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dc.contributor.advisorConnell, Sean Duncan-
dc.contributor.advisorRussell, Bayden D.-
dc.contributor.authorGhedini, Giulia-
dc.description.abstractThe development of frameworks that account for community stability and its loss to environmental disturbance (e.g. regime shifts) is central to ecology, particularly for reducing uncertainty of ecological change in increasingly variable environments. Notably, community responses to disturbance often appear abrupt and surprising, raising concerns for our ability to anticipate and manage such regime shifts. In this thesis, I explore the conceptual model that compensatory dynamics may negate the effects of disturbance prior to community restructure (i.e. changes in species composition) and that their recognition may advance our ability to anticipate loss of stability. I examine the idea that the failure to recognise the weakening of mechanisms of resistance to intensifying disturbance underpins the surprise of regime shifts. My assessment centred on a plant-herbivore interaction (herbivorous gastropods-turf algae) that counters the loss of kelp forests to competitors (turf expansion) as driven by abiotic disturbances that coalescence across multiple scales of space (global to local) and time (gradual to abrupt). My tests of the hypothesis that herbivores negate the positive effects of abiotic change on turf production suggested that ecological systems might compensate for disturbance via mechanisms that prevent structural changes. Whilst global (carbon enrichment) and local abiotic change (nutrient enrichment) may drive shifts in ecological systems by altering dominance relationships between competing species (e.g. shifts from kelp- to turf-dominated reefs), adjustments in strength of herbivory appeared to negate such change. My tests suggested that resistance to change may result from the aggregate effects of individual responses (per capita consumption) where these generate dynamics that prevent change in community processes (productivity). Such dynamics may be underpinned by the necessity of individuals to maintain homeostasis in varying environments. Critically, combinations of gradual (warming) and abrupt abiotic change (heat waves) appeared to disrupt these buffering mechanisms and resulted in rapid loss of resistance. Further tests indicated that, if we are to anticipate the extent of ecological change, we may not only have to consider spatial and temporal variability in abiotic conditions, but also biotic processes that might increase the range of variation in ecological responses. Overall, these results suggest that, if we understand compensatory dynamics as mechanisms of resistance to the effects of disturbance (i.e. that prevent community restructure), we may not only improve predictions of community change, but also be able to prevent undesirable change in the first place. Critically, our ability to manage for ecological change cannot only rely on building resilience, but needs to move towards a more explicit consideration of resistance mechanisms; such shift in thinking is necessary to fully understand how ecological communities respond to disturbance. Assessments of how fine-scale responses (individual and species responses) stabilise broad-scale patterns (community processes and ecosystem functioning) may offer critical insights not only to advance theories of community stability, but also to improve our capacity to anticipate and manage regime shifts.en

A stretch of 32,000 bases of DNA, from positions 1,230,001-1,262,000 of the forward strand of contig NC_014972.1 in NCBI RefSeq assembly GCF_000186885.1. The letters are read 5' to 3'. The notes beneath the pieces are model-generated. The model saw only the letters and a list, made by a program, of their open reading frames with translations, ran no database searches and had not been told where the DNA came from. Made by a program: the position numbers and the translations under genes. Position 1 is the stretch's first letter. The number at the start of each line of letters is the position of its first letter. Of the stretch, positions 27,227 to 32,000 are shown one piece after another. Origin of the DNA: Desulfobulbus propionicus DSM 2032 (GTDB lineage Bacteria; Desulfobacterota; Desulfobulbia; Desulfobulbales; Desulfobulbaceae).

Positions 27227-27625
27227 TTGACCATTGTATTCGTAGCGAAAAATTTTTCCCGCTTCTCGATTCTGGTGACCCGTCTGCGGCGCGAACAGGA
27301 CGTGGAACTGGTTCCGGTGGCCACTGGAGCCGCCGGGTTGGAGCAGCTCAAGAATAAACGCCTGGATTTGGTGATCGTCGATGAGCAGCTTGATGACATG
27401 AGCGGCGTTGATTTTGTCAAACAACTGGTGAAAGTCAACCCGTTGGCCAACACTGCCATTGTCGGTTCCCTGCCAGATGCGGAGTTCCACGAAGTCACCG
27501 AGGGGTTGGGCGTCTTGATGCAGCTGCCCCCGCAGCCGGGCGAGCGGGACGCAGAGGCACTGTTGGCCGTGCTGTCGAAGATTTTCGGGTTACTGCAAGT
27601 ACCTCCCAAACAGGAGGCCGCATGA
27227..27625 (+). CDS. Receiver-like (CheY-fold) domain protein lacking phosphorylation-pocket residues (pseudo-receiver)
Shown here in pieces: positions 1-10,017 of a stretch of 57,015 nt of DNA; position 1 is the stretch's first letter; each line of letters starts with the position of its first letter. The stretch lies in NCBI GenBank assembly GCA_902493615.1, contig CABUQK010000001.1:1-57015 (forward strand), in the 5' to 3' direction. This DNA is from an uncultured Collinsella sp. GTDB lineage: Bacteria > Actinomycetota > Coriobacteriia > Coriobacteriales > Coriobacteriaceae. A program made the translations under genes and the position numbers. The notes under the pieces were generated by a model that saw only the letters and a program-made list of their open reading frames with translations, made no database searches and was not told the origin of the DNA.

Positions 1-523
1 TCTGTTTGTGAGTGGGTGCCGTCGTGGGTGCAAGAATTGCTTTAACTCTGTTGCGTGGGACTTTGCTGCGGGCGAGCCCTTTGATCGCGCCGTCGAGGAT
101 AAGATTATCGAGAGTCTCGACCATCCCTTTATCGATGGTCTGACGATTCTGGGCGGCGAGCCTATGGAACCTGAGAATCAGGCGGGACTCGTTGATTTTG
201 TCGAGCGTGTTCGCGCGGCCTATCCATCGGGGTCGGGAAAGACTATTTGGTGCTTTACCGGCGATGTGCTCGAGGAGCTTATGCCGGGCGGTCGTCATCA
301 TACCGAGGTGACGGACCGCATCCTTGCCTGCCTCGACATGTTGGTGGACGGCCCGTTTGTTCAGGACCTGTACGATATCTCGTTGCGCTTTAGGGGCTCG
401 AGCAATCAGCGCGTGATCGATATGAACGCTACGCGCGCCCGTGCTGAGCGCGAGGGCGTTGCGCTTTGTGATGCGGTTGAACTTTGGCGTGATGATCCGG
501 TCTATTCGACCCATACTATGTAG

dc.subjectspecies interactionsen
dc.titleEcological resistance and buffers of environmental changeen
dc.contributor.schoolSchool of Biological Sciencesen
dc.provenanceThis electronic version is made publicly available by the University of Adelaide in accordance with its open access policy for student theses. Copyright in this thesis remains with the author. This thesis may incorporate third party material which has been used by the author pursuant to Fair Dealing exceptions. If you are the owner of any included third party copyright material you wish to be removed from this electronic version, please complete the take down form located at:
dc.description.dissertationThesis (Ph.D.) -- University of Adelaide, School of Biological Sciences, 2016.en
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